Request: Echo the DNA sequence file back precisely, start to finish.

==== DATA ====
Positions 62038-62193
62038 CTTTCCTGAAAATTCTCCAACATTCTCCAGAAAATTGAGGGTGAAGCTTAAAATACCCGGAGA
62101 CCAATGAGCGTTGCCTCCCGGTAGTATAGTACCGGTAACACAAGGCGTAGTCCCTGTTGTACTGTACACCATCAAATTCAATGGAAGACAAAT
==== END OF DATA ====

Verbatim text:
Positions 62038-62193
62038 CTTTCCTGAAAATTCTCCAACATTCTCCAGAAAATTGAGGGTGAAGCTTAAAATACCCGGAGA
62101 CCAATGAGCGTTGCCTCCCGGTAGTATAGTACCGGTAACACAAGGCGTAGTCCCTGTTGTACTGTACACCATCAAATTCAATGGAAGACAAAT